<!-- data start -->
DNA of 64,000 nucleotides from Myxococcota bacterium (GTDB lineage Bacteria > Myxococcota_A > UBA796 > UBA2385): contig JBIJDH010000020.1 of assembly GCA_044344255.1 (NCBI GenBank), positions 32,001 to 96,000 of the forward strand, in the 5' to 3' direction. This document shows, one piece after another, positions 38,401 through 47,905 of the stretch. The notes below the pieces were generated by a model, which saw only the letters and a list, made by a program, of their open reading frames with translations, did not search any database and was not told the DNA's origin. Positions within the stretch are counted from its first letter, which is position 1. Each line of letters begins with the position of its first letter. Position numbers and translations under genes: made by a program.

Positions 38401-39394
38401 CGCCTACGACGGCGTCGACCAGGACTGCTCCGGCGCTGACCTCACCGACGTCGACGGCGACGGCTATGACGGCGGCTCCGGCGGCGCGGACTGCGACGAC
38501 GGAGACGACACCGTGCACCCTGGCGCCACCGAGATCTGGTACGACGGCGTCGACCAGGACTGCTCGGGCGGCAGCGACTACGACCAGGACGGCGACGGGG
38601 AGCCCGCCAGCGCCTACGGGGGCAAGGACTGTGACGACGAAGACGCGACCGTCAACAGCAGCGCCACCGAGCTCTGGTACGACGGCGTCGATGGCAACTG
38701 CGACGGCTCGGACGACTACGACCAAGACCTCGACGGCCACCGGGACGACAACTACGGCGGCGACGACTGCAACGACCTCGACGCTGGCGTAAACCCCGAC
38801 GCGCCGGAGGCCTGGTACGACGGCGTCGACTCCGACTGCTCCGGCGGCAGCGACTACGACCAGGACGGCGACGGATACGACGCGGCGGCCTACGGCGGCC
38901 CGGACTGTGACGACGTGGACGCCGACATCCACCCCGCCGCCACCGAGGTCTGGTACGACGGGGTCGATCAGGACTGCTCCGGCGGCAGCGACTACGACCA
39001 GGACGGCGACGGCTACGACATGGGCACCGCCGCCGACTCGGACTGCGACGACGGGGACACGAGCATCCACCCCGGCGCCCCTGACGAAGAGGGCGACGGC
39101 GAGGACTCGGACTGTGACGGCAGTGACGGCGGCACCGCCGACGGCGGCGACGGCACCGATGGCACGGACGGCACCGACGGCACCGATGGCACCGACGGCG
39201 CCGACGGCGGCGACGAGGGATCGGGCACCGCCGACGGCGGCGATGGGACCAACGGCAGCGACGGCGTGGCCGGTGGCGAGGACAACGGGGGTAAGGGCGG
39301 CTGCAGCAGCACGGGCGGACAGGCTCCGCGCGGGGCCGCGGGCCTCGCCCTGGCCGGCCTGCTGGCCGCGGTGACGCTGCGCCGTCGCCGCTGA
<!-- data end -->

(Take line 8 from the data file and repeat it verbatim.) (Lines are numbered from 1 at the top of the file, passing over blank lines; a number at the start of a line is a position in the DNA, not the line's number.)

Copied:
38901 CGGACTGTGACGACGTGGACGCCGACATCCACCCCGCCGCCACCGAGGTCTGGTACGACGGGGTCGATCAGGACTGCTCCGGCGGCAGCGACTACGACCA